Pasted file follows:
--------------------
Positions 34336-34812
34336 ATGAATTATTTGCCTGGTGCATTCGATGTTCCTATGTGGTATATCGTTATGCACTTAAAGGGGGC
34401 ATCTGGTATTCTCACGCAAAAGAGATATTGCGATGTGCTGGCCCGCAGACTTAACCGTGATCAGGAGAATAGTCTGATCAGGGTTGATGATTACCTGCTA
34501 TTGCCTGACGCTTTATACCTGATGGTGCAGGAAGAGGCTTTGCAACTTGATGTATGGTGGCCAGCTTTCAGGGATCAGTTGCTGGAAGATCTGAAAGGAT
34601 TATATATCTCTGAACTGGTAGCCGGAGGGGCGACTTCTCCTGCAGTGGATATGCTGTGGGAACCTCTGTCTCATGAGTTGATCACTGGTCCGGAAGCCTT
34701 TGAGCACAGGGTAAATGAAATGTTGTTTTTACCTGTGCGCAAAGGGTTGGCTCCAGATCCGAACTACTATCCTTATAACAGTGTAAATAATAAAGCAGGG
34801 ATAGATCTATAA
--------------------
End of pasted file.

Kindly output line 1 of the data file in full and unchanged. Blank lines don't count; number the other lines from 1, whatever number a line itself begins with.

Positions 34336-34812